Eating fish reduces risk of Alzheimer's disease

November 30, 2011, Radiological Society of North America

People who eat baked or broiled fish on a weekly basis may be improving their brain health and reducing their risk of developing mild cognitive impairment (MCI) and Alzheimer's disease, according to a study presented today at the annual meeting of the Radiological Society of North America (RSNA).

"This is the first study to establish a direct relationship between , and Alzheimer's risk," said Cyrus Raji, M.D., Ph.D., from the University of Pittsburgh Medical Center and the University of Pittsburgh School of Medicine. "The results showed that people who consumed baked or broiled at least one time per week had better preservation of gray matter volume on MRI in at risk for Alzheimer's disease."

Alzheimer's disease is an incurable, progressive that slowly destroys memory and cognitive skills. According to the National Institute on Aging, as many as 5.1 million Americans may have Alzheimer's disease. In MCI, memory loss is present but to a lesser extent than in Alzheimer's disease. People with MCI often go on to develop Alzheimer's disease.

For the study, 260 cognitively normal individuals were selected from the Cardiovascular Health Study. Information on fish consumption was gathered using the National Cancer Institute Food Frequency Questionnaire. There were 163 patients who consumed fish on a weekly basis, and the majority ate fish one to four times per week. Each patient underwent 3-D volumetric MRI of the brain. Voxel-based morphometry, a technique that measures gray matter volume, was used to model the relationship between weekly fish consumption at baseline and brain structure 10 years later. The data were then analyzed to determine if gray matter volume preservation associated with fish consumption reduced risk for Alzheimer's disease. The study controlled for age, gender, education, race, obesity, physical activity, and the presence or absence of apolipoprotein E4 (ApoE4), a gene that increases the risk of developing Alzheimer's.

Gray matter volume is crucial to . When it remains higher, brain health is being maintained. Decreases in gray matter volume indicate that brain cells are shrinking.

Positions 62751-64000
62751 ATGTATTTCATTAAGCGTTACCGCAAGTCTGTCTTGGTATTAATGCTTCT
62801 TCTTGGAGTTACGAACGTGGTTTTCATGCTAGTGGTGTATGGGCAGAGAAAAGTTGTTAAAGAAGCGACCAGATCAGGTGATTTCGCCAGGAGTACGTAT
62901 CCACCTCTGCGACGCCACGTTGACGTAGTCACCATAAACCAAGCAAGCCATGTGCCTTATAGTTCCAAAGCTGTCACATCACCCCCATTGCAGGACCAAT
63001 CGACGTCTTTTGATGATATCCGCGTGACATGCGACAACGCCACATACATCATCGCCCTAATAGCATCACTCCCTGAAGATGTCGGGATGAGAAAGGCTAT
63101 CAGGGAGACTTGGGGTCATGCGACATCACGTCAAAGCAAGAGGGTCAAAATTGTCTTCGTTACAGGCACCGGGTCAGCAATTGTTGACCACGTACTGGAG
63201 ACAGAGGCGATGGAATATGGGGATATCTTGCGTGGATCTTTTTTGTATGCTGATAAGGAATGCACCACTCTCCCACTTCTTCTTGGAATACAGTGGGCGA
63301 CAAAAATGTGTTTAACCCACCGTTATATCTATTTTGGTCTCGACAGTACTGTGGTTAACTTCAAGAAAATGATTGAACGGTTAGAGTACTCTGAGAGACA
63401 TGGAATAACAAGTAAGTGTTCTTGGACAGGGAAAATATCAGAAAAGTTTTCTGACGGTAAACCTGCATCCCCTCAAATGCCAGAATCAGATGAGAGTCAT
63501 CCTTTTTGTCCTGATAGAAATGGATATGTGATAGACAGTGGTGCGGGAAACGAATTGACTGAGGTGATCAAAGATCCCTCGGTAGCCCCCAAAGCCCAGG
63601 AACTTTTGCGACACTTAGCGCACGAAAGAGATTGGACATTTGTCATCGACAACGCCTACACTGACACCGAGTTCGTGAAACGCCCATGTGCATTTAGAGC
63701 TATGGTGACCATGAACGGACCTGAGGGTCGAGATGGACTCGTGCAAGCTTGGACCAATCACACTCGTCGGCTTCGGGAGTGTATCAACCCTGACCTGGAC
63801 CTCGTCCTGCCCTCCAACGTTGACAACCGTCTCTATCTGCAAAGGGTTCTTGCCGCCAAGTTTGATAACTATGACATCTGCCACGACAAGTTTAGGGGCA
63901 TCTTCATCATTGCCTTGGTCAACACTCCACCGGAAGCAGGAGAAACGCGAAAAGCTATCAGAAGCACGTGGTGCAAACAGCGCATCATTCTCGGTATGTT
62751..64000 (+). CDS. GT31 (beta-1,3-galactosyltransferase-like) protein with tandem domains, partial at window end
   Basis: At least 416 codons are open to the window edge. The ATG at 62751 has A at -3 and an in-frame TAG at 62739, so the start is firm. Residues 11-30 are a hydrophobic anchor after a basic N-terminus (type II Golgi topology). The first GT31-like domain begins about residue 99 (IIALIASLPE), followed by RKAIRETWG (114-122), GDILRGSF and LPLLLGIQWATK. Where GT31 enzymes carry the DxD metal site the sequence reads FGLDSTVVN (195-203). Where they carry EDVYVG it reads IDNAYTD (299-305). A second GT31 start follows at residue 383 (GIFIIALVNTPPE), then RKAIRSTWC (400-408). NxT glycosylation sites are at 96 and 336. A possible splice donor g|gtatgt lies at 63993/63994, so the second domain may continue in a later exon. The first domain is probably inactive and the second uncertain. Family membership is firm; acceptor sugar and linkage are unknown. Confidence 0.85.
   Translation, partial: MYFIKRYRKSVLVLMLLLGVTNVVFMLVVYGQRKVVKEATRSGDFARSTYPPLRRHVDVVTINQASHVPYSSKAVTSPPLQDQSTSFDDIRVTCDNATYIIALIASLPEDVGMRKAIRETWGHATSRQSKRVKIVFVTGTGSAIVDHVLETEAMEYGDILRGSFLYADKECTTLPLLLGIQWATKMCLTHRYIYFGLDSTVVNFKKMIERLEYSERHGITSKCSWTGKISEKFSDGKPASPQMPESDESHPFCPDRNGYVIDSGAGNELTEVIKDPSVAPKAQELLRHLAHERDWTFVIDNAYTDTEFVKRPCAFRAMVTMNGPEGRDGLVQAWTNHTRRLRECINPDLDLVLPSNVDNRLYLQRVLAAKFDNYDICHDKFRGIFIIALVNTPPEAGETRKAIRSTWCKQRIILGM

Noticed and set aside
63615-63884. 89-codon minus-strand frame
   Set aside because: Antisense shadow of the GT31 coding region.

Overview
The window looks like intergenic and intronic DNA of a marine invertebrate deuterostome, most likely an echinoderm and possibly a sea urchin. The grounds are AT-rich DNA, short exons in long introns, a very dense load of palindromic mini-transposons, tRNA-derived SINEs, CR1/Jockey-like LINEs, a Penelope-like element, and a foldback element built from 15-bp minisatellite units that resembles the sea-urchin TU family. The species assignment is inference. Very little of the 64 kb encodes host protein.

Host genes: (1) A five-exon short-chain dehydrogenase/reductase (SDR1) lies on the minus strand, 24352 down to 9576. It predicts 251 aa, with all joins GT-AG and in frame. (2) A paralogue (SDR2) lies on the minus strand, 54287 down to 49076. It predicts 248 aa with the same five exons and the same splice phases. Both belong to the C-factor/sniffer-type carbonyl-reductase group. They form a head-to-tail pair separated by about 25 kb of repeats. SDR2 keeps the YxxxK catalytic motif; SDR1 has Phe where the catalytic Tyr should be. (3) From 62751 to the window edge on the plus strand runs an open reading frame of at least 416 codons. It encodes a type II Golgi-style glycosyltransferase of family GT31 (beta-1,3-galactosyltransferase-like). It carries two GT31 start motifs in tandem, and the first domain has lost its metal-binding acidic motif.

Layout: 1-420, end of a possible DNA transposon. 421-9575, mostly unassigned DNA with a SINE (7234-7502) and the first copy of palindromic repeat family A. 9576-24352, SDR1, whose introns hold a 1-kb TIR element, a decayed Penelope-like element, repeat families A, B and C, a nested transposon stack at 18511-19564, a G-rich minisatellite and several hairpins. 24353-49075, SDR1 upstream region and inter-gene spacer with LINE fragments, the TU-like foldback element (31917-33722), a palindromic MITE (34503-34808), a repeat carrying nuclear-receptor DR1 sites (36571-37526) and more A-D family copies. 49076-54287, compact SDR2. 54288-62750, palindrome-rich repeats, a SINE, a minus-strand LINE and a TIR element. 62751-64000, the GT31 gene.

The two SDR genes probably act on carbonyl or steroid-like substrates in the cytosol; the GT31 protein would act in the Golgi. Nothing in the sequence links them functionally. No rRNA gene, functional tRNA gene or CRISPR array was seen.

The findings showed that consumption of baked or broiled fish on a weekly basis was positively associated with gray matter volumes in several areas of the brain. Greater hippocampal, posterior cingulate and orbital frontal cortex volumes in relation to fish consumption reduced the risk for five-year decline to MCI or Alzheimer's by almost five-fold.

"Consuming baked or broiled fish promotes stronger neurons in the brain's by making them larger and healthier," Dr. Raji said. "This simple lifestyle choice increases the brain's resistance to Alzheimer's disease and lowers risk for the disorder."

The results also demonstrated increased levels of cognition in people who ate baked or broiled fish.

"Working memory, which allows people to focus on tasks and commit information to short-term memory, is one of the most important cognitive domains," Dr. Raji said. "Working memory is destroyed by Alzheimer's disease. We found higher levels of working memory in people who ate baked or broiled fish on a weekly basis, even when accounting for other factors, such as education, age, gender and physical activity."

Eating fried fish, on the other hand, was not shown to increase brain volume or protect against cognitive decline.

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NotAsleep
not rated yet Nov 30, 2011
I'm not good with cooking terminology... where does grilling fish fall on the scale? And how about consumption of raw fish (i.e. in sushi)?
Something Fishy Going on Here
5 / 5 (1) Nov 30, 2011
Broiling is the same as grilling. I would say that they are following the current "fats are bad for you" meme and omitted fried fish from the menu. Sushi should be good as it uses salmon, and most raw fish is tuna and both are oily fish that have some of the highest omega fats. Funny how all the research says how fish is good for you yet governments are bent on closing prime marine food resource areas in Australia for the sake of the green and recreational fishing votes.

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